Subcultures have always embraced the Fred Perry look; from the mods, skinheads and rudeboys to suede-heads and northern soul. The brand continues to be worn by early adopting trendsetters, boasting consistently innovative collaborations from Comme des Garçons and Raf Simons to & SON. Despite its high-end quality, Fred Perry has managed to keep hold of the working class hero image, ensuring longevity as the ‘everyman’ apparel. Whether a classic polo shirt or a plain Harrington jacket, Fred Perry will be part of the next subculture, the one after that, and the one after that. My Jamaican father first introduced me to Fred Perry in the early eighties, and I’m a true believer that every generation of man should have a piece of Fred in their wardrobe.
Known for their sweatshirts, shorts and T-shirts emblazoned with the unmissable logo, Franklin and Marshall have established themselves as a serious player in the sport versus fashion sector. This season features chunky knit cardigans, vintage checked shirts and brown chino style trousers that seem more Lake District than American college. Essential to any lad or lady seeking the casual but expensive look this fall, the collection has opened everyone’s eyes to Franklin and Marshall. I’m a huge fan of Franklin and Marshall and have been for some time. Their ability to mix North American culture in a European guise is quite unique, especially when there are so many brands that have tried and failed. Franklin and Marshall stands for more than high quality clothing; they sponsor the Verona Rugby team, have their own radio station available from their website, and continue to support the Don Bosco Foundation, an Italian charity which operates in Ethiopia, through their T-shirt “for Africa “ scheme. Franklin and Marshall is a true global success.
Over one hundred years old and yet more stylish and relevant than ever before, Barbour is the authentic brand providing the perfect British mix of eccentricity and simplicity. The thought of winter, a dodgy economy and X Factor means we need to get that stiff upper lip out. Barbour has now become so popular with the fellas, it can be seen just as much down the pub and at football matches as on fishing trips and country walks. The now-legendary wax jacket, chunky green cardigans with occasional suede elbows and the distinct shade of green, has a unique way of making you feel extremely well bred. Despite its recent popularity with a different generation, Barbour has not changed any of their original style ethics, keeping well in touch with their rich heritage and core family values. Barbour, once known for hunting, is now being hunted.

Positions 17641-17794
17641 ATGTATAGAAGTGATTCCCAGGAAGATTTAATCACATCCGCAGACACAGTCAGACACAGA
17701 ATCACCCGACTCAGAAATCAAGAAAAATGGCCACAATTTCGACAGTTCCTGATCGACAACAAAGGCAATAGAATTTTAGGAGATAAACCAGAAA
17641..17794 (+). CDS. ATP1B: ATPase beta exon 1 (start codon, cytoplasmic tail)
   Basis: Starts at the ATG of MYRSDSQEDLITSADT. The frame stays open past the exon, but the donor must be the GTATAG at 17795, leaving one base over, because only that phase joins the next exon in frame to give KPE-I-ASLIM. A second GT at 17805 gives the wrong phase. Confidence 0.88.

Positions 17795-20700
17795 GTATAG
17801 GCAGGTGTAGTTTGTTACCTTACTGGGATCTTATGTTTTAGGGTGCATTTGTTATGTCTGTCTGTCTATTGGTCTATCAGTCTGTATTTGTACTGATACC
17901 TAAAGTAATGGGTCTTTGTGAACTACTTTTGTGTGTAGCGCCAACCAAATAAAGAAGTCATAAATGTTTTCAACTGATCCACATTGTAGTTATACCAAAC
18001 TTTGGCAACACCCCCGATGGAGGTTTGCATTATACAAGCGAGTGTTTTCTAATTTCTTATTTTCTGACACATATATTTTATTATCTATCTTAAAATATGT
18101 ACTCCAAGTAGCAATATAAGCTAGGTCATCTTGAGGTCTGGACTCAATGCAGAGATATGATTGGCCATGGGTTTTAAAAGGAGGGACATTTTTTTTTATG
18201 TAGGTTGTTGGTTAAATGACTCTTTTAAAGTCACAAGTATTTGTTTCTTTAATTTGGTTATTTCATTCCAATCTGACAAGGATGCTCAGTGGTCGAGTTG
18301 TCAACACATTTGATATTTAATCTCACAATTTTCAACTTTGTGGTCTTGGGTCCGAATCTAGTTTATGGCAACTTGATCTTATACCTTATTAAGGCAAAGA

The brand better known for its surfwear and board shorts has developed into a relevant label for all seasons. Quiksilver has become a full lifestyle brand, opening itself up to all sorts of different markets. The big chunky check coats and sheepskin style jackets are a long way from the aquatic association that Quiksilver has, until recently, domineered. The influx of new styles have taken on a Del Boy feel, something many men can get on board with. Quiksilver have also developed their denim and their shirts are particularly impressive. They stay true to their roots with incredible beachwear, both stylish and technically advanced, but this newly established ability to adapt to everyday wear is something of a welcome surprise. Quiksilver just might have struck gold.
Created forty years ago, Kickers were hugely influential in re-defining the boot. They enjoyed their moment in the late eighties; I remember stomping around to Buffalo Stance in mine. The Kickers explosion continued into the nineties when the brand was heralded by icons of the Madchester scene; the Stone Roses and The Farm both huge fans. Kickers became part of clubwear ‘uniform’. Even before its club affiliation, rock royalty from Rodger Daltry to David Bowie donned the famous Kick Hi boot. The brand continues to produce exciting collaborations; i-D fashion director Simon Foxton designed the ‘Foxton’ boot in 2008. There’s also a new wave of celebrity Kickers fans including Mike Skinner, The Artic Monkeys, So Solid Crew and the Gallagher brothers. Kickers are finding their feet once again and re-establishing themselves as the boot of choice.
Styling Assistance Hazel Ong
Hair Nathalie Malbert using L’Oréal
Grooming Jo Frost using Sisley cosmetics
Photography Assistance Suzanne Beirne
Retouching India May and John Hempstead
Models Artur Olecki and Sandis at NEXT